After an IM residency at Dartmouth and an EM residency in Denver, Dr. Jouriles went back to his home in Cleveland to practice EM at Case Western University. But his only EM-trained colleagues were in Columbus, at Ohio ACEP. So he began there to work his way up the “food chain” to the national ACEP board and eventually its top spot.
When asked what his goals were when he took over the helm, Jouriles said he felt the specialty was fractured and needed healing. He saw health care reform on the horizon and felt it was vital that we speak with one voice. The specialty needed to “play together,” he said, “and I’ve been blessed in my career in that I play well with everybody.” By “working side by side” with academicians and community EPs Jouriles feels he has helped the specialty to get “better focused.”
“I’ve tried to get residency directors, private practitioners, SAEM and others to stand up, pick up the phone” and call their congressional representatives.
When pressed on the specifics of what ACEP advocates for in Washington, Dr. Jouriles admitted that the College has no platform or single unified voice. “We support insurance coverage for every American,” he said. Further, he explained that ACEP supported the concept of the ‘prudent layperson’ standard for insurance coverage of a trip to the emergency department. And ACEP supports funding for EMTALA-mandated care. But on the issue of liability reform, he admitted that ACEP and even the larger community of physicians has been very unsuccessful in garnering meaningful congressional support. While noting some success at the state levels, particularly Georgia, Texas, and California, where caps on awards for pain and suffering have been enacted, Dr. Jouriles noted that there has been no progress at the national level. He attributed this failure to the fact that physicians historically don’t give a lot of money to lobbyists. “In DC, money talks,” he said. And physicians, on average, give about $7 a year to political candidates, while trial lawyers give thousands.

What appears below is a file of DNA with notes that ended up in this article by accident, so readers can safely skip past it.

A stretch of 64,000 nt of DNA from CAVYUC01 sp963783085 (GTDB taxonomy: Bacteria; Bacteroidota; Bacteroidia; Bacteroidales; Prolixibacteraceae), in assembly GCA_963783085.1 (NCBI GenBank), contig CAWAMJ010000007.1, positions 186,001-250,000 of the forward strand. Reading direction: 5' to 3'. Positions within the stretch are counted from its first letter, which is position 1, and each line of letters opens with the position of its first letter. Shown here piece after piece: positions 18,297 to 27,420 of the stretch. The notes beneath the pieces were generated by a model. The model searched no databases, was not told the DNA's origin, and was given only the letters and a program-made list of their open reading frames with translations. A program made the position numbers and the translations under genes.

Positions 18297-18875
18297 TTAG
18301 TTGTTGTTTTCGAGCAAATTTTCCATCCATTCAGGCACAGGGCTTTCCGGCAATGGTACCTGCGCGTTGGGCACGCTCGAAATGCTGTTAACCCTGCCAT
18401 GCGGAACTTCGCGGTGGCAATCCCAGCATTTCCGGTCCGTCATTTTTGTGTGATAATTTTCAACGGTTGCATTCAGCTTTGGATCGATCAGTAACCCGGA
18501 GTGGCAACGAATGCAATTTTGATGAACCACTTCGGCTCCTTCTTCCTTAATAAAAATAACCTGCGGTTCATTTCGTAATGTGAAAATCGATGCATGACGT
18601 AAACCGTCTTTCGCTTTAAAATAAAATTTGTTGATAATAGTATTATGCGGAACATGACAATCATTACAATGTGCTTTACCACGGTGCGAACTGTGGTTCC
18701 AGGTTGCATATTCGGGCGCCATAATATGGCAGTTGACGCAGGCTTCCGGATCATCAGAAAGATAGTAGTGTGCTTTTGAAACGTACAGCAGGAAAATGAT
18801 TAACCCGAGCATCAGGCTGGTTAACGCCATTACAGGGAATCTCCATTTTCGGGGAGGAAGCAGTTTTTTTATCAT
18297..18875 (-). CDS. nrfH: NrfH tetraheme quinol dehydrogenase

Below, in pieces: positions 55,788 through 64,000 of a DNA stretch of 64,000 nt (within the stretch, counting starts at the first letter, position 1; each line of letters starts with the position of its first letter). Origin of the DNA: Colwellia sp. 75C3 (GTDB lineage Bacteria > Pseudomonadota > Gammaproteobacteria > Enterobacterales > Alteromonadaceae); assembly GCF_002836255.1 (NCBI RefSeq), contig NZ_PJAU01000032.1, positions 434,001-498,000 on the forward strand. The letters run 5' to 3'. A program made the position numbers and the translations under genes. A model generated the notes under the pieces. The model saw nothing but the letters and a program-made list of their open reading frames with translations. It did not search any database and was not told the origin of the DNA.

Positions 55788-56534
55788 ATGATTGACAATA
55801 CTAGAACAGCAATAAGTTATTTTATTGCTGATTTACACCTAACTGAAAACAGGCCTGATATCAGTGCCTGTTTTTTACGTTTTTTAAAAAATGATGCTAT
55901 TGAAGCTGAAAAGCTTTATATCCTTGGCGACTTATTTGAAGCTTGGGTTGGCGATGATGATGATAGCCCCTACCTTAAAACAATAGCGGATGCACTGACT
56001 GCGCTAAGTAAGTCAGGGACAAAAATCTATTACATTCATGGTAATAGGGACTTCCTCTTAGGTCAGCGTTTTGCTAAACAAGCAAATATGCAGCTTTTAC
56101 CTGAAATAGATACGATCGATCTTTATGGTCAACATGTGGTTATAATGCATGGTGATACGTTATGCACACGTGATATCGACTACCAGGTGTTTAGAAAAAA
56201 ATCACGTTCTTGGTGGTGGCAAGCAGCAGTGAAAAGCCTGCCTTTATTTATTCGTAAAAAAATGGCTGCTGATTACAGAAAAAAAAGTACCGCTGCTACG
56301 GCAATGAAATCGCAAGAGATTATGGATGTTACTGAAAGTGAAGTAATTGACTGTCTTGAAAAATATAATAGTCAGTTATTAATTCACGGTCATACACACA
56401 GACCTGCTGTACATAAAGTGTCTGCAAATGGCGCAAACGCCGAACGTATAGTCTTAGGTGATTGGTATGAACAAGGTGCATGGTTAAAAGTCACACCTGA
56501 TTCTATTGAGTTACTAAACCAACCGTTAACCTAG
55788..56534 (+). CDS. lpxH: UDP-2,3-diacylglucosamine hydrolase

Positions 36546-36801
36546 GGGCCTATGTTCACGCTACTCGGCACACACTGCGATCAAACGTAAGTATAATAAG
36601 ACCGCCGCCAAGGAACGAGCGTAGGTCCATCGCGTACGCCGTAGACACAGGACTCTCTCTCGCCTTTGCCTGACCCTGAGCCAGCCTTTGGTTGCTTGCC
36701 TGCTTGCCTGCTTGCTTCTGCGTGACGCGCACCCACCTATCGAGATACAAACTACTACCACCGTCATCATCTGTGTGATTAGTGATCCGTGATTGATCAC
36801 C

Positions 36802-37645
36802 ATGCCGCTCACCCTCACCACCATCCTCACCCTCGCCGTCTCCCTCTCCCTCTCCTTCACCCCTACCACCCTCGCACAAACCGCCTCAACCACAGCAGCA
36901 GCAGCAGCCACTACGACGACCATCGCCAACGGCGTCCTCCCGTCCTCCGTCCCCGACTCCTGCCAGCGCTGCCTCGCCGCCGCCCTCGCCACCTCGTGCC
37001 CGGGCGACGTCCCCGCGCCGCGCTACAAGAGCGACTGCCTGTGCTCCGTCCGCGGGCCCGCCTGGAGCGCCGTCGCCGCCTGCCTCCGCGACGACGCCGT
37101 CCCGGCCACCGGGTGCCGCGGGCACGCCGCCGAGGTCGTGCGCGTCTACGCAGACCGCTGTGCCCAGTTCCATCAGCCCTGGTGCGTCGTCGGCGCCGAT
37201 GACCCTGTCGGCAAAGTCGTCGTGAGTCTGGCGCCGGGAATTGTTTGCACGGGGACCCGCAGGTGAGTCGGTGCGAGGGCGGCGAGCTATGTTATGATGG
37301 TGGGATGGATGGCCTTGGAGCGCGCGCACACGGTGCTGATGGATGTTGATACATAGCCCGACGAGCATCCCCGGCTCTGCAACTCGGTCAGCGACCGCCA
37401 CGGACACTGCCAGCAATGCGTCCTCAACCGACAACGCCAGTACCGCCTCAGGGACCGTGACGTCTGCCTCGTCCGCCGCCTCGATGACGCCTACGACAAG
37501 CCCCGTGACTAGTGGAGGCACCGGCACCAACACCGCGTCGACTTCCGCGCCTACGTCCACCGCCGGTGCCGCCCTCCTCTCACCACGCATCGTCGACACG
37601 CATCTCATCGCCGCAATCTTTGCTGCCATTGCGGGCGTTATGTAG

Dr. Jouriles reported that President Obama received cheers from the physician audience at the recent meeting of the AMA when he stated that “liability reform is an option.” The president was then booed when he immediately back pedaled, stating that he did not support limits on awards for pain and suffering.
When asked about his concerns related to the possibility of congress passing a health care reform bill, Dr Jouriles called it “carefully orchestrated theater.” Some good might come out it if most patients will be insured, he said. Most EDs have 50% or less collection rates, which amounts to, on average, about $120,000 per year in free care from every EP. “So anything is better than nothing,” he said. He admitted though that his conclusion was based on the assumption that any insurance would pay more than people would pay on their own, a conclusion that was challenged by a study published in the Annals of Emergency Medicine.
The main source of hope for any health care legislation is that it would include funding for EMTALA mandated care. This change might provide a “break in boarding” seen in so many EDs. Dr. Jouriles said that uninsured patients board in the ED while insured patients go to their beds. “This might force hospitals to rethink their business models.” But he also admitted that if funding is inadequate, it might actually make boarding worse.
Dr. Jouriles also voiced concerns over flat fee reimbursement to hospitals for episodic care. The track record over the last twenty years, he said, is that hospitals will get paid and emergency physicians will be the last to get paid.
According to Dr. Jouriles, Congress has perpetuated an assumption that one of the major factors in the rising cost of health care is the uninsured using high cost emergency departments. And health care reformers assume that if patients are only directed to their primary care physicians, instead of the ED, there will be major savings. This assumption, he says, is inaccurate as well as irrelevant. He points out that only 20% of patients are uninsured. And a CDC study found that only 15% of patients presenting to an ED will not need care within the next 24 hours. Moreover, he points out that emergency medicine only accounts for 3% of all health costs. So if 15% of those 20% who don’t really need emergency care went to their primary care physicians it would only lower health care spending a fraction of a percent.
Despite his multiple concerns over the challenges that face emergency physicians from health care reform, Dr Jouriles admitted that congress and the president are not listening to representatives of emergency physicians. Neither the president nor congress has solicited the testimony of anyone from ACEP. And ACEP for its part has no formal platform or agenda that it is trying to put forward proactively. Rather, “when the time comes” Dr. Jouriles anticipates that emergency physicians will speak up with a united voice. But after September Dr Jouriles will have to leave that job to another.